3
New Problem, additional w/u planned
4

Example: “Patient with h/o anxiety, worsening over the last week,” would generate 2 problem points.



Table 6, Data Points

Data Reviewed
Points
Review or order clinical labs (1 pt total, not 1 for each)
1
Review or order radiology (except echo or heart cath)
1
Review or order medicine tests (e.g. PFTs, EKG)
1
Discuss test with performing physician
1
Independent review of image, tracing or specimen
2
Decision to obtain old records
1
Review and summation of old records
2

Example: “Ordered PFTs for SOB,” would earn 1 data point.

Table 7, Risk-only need 1 from any level, use highest risk present (from EMUniversity.com)


Minimal Risk Low Risk Moderate Risk
High Risk
•One self- limited or minor problem (e.g., cold, insect bite, tinea cor- poris)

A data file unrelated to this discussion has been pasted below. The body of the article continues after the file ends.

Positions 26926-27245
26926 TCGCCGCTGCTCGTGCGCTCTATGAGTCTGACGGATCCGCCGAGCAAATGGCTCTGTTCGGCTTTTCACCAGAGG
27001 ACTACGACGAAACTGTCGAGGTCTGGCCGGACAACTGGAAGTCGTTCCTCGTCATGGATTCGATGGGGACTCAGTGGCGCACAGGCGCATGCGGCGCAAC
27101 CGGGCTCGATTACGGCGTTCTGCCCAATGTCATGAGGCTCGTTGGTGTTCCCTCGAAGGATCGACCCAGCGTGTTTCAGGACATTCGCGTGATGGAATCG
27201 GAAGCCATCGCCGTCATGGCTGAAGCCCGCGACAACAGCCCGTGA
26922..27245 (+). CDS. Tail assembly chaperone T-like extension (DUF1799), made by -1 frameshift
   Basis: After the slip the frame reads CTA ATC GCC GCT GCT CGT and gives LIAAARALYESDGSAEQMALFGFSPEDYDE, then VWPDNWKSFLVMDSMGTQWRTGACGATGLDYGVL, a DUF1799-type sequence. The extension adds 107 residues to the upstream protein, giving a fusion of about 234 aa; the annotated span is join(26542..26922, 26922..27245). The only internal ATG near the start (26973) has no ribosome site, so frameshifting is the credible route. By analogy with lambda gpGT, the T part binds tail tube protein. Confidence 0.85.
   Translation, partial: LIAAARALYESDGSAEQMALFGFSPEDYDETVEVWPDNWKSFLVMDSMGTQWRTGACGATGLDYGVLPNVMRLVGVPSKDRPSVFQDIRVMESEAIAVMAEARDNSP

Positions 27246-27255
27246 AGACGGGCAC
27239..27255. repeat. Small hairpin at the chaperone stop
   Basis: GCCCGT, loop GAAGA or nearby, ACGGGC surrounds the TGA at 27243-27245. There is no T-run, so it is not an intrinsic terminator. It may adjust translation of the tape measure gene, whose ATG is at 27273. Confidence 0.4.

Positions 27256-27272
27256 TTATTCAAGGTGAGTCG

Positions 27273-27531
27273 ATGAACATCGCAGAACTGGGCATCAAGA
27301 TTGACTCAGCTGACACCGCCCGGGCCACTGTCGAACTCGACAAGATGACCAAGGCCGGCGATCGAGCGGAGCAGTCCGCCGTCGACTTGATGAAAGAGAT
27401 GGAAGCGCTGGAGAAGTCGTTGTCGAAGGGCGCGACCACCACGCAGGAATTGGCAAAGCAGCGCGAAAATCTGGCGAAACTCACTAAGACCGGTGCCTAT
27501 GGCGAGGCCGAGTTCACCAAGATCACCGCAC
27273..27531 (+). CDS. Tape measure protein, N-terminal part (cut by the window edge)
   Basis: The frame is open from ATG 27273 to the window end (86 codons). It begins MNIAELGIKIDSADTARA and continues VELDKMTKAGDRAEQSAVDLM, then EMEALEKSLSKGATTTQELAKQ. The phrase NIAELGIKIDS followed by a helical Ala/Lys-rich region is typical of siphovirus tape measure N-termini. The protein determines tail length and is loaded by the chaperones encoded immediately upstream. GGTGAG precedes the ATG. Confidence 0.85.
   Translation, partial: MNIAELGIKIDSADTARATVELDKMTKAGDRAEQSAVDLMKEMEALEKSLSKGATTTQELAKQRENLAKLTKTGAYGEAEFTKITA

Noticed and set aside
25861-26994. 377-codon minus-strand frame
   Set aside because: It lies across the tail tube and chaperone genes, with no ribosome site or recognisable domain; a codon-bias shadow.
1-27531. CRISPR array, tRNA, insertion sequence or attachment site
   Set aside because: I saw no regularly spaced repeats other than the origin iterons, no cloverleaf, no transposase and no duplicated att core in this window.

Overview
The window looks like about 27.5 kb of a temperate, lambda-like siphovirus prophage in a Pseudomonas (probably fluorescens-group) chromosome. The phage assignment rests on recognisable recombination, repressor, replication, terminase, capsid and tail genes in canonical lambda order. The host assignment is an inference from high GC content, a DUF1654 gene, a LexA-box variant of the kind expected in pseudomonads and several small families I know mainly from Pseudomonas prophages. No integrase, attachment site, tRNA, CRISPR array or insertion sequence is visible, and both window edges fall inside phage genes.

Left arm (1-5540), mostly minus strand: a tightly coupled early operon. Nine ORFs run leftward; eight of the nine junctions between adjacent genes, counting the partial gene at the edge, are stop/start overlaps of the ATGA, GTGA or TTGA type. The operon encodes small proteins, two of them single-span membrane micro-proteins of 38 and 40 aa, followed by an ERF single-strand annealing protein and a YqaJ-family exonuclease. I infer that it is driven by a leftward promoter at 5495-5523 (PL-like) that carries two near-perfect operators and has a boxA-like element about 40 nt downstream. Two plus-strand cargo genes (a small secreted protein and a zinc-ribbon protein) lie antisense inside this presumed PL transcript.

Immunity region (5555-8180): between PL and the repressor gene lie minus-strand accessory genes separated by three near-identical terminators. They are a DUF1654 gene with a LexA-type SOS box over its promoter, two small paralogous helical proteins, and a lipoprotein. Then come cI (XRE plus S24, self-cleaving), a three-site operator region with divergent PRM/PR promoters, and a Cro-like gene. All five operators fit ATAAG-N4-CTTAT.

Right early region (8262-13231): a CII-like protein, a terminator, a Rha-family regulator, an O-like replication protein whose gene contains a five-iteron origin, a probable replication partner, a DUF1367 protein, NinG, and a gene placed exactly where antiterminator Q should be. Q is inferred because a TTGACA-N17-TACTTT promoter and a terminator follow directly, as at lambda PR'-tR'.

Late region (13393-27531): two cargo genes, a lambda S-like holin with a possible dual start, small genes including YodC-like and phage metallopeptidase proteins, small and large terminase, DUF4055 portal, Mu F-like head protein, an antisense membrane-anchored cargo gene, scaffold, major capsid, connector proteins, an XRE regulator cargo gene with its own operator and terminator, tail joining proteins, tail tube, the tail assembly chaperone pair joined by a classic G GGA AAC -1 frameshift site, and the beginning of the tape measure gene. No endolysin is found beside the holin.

•Labs: EKG, E EG, CXR, UA, Ultrasound Echo, KOH prep
•Rest
•Gargles •Elastic bandages Superficial dress-
•ings
•Two or more self- limited or minor problems
•One stable chronic ill- ness, (e.g., well con- trolled HTN, DM2) •Acute uncomplicated illness or injury (e.g., cystitis/ rhinitis) •Physiologic tests without stress •Non- cardiovascular imaging with contrast

•Over the counter drugs
•Minor surgery without

•risk factors •PT/OT
•IV fluids without additives
•One or more chronic illness, with mild exacerbation or progression
•Two or more stable chronic illnesses •Undiagnosed new problem with uncer- tain prognosis (e.g., lump in breast) •Acute illness with systemic symptoms (e.g., pyelonephritis, colitis)
•Physiologic tests with stress